However, the seeds can be toxic when they come from plants growing on soils very rich in selenium, as they accumulate it.
Selenium is a fundamental element of the human diet, but at high levels it is toxic, the seeds of Lecythis ollaria contain the highest concentration of this element ever in a plant material, their excessive consumption can cause accumulation intoxication, with nausea, vomiting and diarrhea followed by alopecia, hair removal and loss or damage to nails.
Cases of acute toxicity have been reported; this is particularly the case of two previously healthy women in South America who developed nausea, vomiting and unexplained neurological symptoms, followed two weeks later by severe hair loss, initially no cause could be found. It was later determined that they were suffering from acute selenium toxicity caused by consuming paradise nuts. They still had elevated levels of selenium in their blood eight weeks after eating the walnuts. Further investigation of the tree found that the bark, leaf, capsule and seed tissues all contained selenium, but that the highest concentration was in the nuts which contained around five grams per kilogram, around half of which was soluble in waterfall. The tree is therefore considered a selenium accumulator and part of the element is linked to proteins very rich in selenium.
The wood, ranging in color from reddish yellow to dark brown, has excellent characteristics of hardness, durability and resistance to insects and is used in civil constructions, for pylons and submerged structures. Woody pyx is often used to make various craft items.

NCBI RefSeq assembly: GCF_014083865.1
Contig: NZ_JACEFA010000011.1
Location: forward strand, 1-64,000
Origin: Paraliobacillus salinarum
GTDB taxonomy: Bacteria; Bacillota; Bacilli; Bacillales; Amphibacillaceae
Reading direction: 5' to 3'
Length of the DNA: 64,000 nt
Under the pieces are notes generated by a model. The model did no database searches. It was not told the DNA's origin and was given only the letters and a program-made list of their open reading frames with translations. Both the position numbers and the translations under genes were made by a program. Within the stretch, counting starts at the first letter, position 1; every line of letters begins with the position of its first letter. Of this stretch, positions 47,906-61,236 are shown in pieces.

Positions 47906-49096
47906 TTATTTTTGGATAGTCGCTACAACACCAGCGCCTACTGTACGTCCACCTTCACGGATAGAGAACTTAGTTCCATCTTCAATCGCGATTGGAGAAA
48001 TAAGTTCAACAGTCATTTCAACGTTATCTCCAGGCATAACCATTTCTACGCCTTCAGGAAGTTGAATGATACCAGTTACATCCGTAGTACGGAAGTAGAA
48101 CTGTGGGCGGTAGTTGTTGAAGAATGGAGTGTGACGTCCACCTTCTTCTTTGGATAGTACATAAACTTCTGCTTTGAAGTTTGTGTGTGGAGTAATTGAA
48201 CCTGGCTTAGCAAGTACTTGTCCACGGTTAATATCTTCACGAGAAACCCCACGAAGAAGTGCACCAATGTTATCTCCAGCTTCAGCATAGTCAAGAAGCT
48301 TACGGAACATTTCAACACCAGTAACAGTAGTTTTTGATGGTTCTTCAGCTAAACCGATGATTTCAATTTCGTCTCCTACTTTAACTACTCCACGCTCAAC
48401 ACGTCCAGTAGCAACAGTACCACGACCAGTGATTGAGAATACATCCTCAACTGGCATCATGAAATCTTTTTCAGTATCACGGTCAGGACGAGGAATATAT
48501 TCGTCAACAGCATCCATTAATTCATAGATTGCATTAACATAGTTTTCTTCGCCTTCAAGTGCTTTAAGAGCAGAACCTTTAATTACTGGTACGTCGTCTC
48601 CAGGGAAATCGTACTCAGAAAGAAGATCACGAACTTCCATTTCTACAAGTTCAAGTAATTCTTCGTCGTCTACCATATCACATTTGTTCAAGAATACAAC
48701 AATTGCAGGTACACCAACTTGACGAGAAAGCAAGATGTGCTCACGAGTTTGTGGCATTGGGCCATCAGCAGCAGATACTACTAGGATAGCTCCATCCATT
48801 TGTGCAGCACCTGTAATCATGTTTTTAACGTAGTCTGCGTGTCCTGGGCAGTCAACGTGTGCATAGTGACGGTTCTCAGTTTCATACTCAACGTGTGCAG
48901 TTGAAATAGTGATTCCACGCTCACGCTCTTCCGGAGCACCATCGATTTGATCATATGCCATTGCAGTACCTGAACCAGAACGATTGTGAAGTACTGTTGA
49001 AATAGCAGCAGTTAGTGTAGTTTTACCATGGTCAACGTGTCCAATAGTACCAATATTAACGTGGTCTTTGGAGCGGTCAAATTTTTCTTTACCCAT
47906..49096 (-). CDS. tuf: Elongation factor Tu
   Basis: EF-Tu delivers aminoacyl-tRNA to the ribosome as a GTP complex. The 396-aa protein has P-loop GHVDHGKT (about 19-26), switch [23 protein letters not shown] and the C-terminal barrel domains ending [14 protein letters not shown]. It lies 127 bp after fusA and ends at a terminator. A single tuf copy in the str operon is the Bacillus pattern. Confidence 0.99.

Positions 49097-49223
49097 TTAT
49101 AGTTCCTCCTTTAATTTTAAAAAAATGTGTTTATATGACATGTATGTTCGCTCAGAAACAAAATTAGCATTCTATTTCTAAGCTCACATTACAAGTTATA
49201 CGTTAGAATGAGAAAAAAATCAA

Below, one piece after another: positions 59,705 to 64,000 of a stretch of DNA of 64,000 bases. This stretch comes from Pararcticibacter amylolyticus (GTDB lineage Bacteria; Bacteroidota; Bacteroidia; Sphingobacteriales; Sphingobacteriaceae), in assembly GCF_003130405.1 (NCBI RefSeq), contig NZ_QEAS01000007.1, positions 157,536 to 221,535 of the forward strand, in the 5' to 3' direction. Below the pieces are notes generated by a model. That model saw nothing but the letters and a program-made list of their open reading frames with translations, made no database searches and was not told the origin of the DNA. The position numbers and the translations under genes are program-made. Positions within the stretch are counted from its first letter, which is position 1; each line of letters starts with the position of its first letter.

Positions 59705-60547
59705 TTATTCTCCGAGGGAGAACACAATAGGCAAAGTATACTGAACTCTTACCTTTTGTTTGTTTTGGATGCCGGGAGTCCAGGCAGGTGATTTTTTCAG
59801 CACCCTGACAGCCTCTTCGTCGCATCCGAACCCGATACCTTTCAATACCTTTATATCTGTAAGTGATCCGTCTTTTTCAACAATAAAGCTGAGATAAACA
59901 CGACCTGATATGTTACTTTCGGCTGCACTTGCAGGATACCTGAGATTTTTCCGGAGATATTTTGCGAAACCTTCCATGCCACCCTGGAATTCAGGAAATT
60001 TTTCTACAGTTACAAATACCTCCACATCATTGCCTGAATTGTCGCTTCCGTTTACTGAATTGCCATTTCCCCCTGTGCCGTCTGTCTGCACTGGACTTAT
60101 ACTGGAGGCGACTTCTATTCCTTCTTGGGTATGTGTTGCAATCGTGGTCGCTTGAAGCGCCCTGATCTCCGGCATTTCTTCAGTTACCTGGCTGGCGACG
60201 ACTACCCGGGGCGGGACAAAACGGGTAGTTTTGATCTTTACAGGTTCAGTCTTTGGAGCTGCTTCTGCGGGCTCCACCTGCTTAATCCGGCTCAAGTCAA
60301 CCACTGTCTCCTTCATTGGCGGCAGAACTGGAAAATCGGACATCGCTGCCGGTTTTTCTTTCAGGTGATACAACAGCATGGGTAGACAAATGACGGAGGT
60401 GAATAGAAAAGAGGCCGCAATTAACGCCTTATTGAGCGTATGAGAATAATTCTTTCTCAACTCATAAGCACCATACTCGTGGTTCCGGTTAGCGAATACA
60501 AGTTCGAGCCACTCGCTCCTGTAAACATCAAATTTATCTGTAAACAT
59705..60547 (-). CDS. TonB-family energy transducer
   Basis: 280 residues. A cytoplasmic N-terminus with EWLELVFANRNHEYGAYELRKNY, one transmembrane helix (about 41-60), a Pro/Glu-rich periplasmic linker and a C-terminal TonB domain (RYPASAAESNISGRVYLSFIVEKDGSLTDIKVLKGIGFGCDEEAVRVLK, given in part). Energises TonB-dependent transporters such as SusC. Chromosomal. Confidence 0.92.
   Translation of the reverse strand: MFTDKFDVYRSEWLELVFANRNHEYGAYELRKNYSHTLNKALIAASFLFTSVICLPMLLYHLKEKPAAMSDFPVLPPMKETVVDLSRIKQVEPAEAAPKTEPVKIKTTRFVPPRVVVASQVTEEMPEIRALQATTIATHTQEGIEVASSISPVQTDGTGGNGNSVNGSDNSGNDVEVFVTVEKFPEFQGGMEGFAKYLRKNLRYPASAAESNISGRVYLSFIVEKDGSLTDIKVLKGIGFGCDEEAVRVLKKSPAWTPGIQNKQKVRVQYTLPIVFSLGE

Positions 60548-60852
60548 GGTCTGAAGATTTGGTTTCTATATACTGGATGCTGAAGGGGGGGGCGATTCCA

The wood is easy to split, polishes well, and is resistant to teredo and barnacles. It is used for docks, stilts, locks, house frames, etc.
The wood is hard and difficult to work with, so it is not widely used.
The IUCN Red List of Threatened Species lists the paradise nut as least concern. This is because it has a widespread geographic distribution in tropical rainforest.

Preparation Method –
Lecythis ollaria is a plant that is consumed in nature or cultivated mainly for its raw or toasted seeds.
These are rich in oil, are similar in size and shape to the Brazil nut.
When ripe, the ivory white beans have a delicious flavor with a soft, almost creamy consistency.
The seeds are said to be sweeter than Brazil nuts, with superior flavor and easier to digest.
It is a very nutritious seed, containing about 63% oil or fat and 20% protein.
The shell is thin and breaks easily when it is cool enough.
From the seed you can obtain an edible straw-yellow oil, which resembles almond oil in both taste and smell.
In the medicinal field, the fruits are sold by medicinal herb sellers in Caracas, presumably for their depilatory effect.
An oil obtained from the seed is used to make soap and as a highlighter.
The bark is a source of tannins.

Guido Bissanti

– Acta Plantarum – Flora of the Italian Regions.
– Wikipedia, the free encyclopedia.
– GBIF, the Global Biodiversity Information Facility.
– Useful Tropical Plants Database.
– Conti F., Abbate G., Alessandrini A., Blasi C. (ed.), 2005. An annotated checklist of the Italian vascular flora, Palombi Editore.
– Pignatti S., 1982. Flora d’Italia, Edagricole, Bologna.
– Treben M., 2000. Health from the Lord’s Pharmacy, Advice and experiences with medicinal herbs, Ennsthaler Editore.

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Attention: Pharmaceutical applications and food uses are indicated for informational purposes only, they do not represent in any way a medical prescription; we therefore decline any responsibility for their use for healing, aesthetic or food purposes.